Then, in 1892 . . . long after Mr. Offett had been tried and convicted for raping Mrs. Underwood, Wells stated that Mrs. Underwood had a change of heart, and therefore decided to ruin her life by coming forward to say that she lied about the rape.
- American Lynching
Chronicling America API Challenge - Lynching in America
This story seems unlikely. Why would her neighbors wait four years to expose her; why would they care more about the fate of this strange black man sitting in prison than the fate of their neighbor, a white Prohibitionist minister’s wife? Mrs. Underwood was already a mother, and would have known how babies are “made;” certainly she would have known that it would not take four years to show symptoms of either a pregnancy or a sexually transmitted disease. Lastly, even if Mrs. Underwood had told her husband of her outrageous affair, what are the chances that he would have risked his own reputation by exposing her, or divorcing her?
Luckily, we don’t have to ponder over any of these questions, because all evidence suggests that none of it ever happened.
There is no evidence of the rape or Offett’s arrest or conviction outside Wells’ writing and her one source, The Cleveland Gazette, which is an African American newspaper. A paper, by the way, that is pretty much impossible to get your hands on, if you wanted to check your facts.
Not only is there no proof that the incident occurred, but there is also no evidence that any of those people ever existed. There is no proof whatsoever that a J.C. Underwood ever existed in Elyria, a very small town in which roughly 5,000 people lived between 1880 and 1890. A protestant church in Elyria at which Rev. Underwood could have been employed has no record of him. He obviously wasn’t a minister at one of Elyria’s two Catholic churches.
There is also no evidence of a William Offett anywhere near Elyria—or anywhere else—in 1888 or 1892.
Police reports from 1888 are not held at the current police station. Requests for arrest records and prison records from the county and historical society have gone unanswered. There is a good chance they may have been lost. Considering that much of Wells’ “investigative reporting” was light on investigating and fact-checking, it would not be at all surprising if the tale of Mrs. Underwood was yet another of Wells’ tall tales.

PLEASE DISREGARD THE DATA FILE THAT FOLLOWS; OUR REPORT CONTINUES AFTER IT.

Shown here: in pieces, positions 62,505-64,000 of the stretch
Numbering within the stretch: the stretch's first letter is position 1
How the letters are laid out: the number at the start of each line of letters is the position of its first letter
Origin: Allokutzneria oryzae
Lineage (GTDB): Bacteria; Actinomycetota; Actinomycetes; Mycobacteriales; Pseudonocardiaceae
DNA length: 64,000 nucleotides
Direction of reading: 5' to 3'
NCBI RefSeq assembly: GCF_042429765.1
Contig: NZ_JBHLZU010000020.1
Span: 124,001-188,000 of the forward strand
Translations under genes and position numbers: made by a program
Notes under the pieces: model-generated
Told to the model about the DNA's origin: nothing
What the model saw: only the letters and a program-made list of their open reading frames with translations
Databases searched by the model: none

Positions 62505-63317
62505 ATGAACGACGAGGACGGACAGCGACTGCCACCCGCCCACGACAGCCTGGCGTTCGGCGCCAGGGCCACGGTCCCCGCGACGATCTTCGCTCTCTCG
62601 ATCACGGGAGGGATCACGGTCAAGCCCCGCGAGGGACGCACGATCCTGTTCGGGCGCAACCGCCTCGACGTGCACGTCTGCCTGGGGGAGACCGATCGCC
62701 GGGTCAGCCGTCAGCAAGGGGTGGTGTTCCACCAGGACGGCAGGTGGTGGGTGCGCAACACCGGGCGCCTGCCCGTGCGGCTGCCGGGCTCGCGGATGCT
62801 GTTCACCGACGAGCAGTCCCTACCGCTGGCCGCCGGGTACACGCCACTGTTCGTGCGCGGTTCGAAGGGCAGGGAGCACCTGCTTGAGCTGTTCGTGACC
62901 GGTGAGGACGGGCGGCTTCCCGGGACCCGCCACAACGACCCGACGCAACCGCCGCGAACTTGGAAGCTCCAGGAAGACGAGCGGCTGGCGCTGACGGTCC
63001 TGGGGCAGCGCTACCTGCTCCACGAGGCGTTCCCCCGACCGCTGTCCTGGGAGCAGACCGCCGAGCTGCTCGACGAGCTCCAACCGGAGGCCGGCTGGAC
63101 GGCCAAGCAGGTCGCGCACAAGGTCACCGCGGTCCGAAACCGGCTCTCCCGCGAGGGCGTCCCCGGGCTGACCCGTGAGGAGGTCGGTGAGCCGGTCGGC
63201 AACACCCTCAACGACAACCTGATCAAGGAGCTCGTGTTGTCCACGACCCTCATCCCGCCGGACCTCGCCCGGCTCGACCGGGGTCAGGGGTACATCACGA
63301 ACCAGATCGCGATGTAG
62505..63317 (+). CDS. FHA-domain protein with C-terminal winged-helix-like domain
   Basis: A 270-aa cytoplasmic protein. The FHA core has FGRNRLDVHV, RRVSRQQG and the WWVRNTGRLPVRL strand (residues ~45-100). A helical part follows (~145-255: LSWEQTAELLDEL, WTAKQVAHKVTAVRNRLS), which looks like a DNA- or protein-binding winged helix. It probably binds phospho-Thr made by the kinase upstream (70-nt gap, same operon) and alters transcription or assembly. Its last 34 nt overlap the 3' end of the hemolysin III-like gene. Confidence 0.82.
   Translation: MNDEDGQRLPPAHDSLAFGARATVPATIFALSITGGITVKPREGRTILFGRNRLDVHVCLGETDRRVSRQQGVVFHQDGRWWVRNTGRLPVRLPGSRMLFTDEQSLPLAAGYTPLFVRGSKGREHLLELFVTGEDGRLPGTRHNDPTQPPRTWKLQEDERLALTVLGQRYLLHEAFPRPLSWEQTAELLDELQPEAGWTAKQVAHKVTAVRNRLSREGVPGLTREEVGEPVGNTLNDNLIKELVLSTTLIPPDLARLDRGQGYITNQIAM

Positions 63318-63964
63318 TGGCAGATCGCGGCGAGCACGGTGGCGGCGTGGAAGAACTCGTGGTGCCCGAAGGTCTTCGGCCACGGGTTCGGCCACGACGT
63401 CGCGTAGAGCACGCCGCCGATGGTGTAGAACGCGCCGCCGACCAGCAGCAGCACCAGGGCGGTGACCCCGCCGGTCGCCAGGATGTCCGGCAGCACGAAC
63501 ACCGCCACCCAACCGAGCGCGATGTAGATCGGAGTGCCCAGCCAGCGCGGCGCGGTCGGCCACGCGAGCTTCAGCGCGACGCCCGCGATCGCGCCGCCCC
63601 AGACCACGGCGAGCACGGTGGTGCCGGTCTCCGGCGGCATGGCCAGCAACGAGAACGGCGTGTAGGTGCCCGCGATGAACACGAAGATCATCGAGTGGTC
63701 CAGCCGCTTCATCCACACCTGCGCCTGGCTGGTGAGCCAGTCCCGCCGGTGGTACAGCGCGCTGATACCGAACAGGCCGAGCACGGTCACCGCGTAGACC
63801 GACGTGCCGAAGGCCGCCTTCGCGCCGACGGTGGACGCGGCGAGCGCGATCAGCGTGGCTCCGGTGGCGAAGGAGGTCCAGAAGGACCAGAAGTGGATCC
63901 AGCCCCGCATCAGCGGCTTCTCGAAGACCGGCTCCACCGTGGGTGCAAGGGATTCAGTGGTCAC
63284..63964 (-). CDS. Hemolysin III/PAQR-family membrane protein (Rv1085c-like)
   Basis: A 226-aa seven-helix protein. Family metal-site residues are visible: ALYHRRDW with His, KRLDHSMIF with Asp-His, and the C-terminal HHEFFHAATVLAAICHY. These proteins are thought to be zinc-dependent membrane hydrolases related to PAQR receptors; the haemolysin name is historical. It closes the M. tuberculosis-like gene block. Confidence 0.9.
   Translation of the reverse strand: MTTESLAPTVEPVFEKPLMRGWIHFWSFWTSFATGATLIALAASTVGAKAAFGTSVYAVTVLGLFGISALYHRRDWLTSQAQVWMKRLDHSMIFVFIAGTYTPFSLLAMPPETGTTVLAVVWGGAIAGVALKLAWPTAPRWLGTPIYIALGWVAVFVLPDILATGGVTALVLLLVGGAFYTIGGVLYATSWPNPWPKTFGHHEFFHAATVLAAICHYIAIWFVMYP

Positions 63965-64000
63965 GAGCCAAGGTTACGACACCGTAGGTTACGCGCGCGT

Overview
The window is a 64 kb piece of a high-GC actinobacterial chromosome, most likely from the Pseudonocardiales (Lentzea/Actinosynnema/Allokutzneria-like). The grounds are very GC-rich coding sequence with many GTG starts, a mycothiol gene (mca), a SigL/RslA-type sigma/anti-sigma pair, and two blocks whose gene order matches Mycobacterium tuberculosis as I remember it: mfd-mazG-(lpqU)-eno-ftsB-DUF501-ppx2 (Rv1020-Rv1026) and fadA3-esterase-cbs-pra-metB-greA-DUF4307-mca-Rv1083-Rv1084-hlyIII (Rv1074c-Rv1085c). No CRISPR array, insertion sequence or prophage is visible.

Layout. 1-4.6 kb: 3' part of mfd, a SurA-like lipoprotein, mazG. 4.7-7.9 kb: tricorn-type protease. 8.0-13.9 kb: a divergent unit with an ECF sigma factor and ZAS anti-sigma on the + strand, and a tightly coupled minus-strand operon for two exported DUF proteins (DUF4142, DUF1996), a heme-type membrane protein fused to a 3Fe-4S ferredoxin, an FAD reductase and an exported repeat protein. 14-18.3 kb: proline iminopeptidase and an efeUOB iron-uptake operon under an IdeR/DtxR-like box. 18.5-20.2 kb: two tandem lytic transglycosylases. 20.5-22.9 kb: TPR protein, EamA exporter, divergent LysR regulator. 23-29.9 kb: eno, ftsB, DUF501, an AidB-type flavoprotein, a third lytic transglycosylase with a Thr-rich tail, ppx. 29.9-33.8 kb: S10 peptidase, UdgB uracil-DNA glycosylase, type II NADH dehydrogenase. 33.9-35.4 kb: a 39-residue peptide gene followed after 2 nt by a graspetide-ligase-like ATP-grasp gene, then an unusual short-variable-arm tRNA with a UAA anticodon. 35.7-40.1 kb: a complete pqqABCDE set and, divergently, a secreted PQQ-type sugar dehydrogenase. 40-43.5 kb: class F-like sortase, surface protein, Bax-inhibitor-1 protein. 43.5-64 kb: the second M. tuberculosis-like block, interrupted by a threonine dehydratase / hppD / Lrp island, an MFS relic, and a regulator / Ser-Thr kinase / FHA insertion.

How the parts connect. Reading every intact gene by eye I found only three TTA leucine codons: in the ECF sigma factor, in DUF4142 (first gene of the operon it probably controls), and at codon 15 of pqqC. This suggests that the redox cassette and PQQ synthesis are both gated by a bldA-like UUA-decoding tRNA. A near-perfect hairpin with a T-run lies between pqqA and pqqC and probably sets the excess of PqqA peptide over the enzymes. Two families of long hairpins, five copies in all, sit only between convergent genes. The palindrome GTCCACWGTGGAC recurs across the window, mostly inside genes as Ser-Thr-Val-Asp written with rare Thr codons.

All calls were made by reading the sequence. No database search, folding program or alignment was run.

Further, it is curious that Wells chose to include this fiction at all, because the imaginary Mr. Offett was not lynched. He was tried and convicted by a court of law. He was sentenced to jail time. Wells infers, then, that trials are the same as lynchings, even when the punishment is not death. It can be inferred that Wells believed that black men should not be punished for rape, because they were incapable of committing it. It can only be assumed that Wells included this morbid tale to further slander white women as weak-minded, sex-starved succubi who thirsted not only for black mens’ bodies, but for their blood, for their very lives.
We still see the effects of Wells’ rhetoric today. Wells blamed white women not only for black male violence (rapists) but especially for the resultant white male violence (lynch mobs). It was Ida B. Wells that first said that white women fabricate rape accusations to cover for their wanton, witch-like behavior. It was Ida B. Wells that first said white women and their “false rape accusations” harm men, with no consideration whatsoever for the confirmed rape victim. What's worse is that most lynchings were not incited by rape accusations!
Wells avoided inconvenient facts: The women who came forward were confirmed rape victims. Many had external injuries. Lizzie Yeates, who was 5 years old at the time of her rape, had bruising on her neck where she had been held down, and visible tearing, which was confirmed not only by her family but also by a doctor. And yes, Wells failed to mention that many of those “women” were not even women, but young girls, around the age of 5. Wells paid no mind to the plight of these white victims because those white victims did not suit her narrative; in some cases, she went so far as to infer that those little girls seduced their adult male attackers.
Hardly following the path of righteousness.
1 Wells-Barnett, Ida B. “The Red Record: Tabulated Statistics and Alleged Causes of Lynching in the United States.” The Gutenberg Project, Project Gutenberg, www.gutenberg.org/files/14977/14977-h/14977-h.htm.
© 2018 Carrie Peterson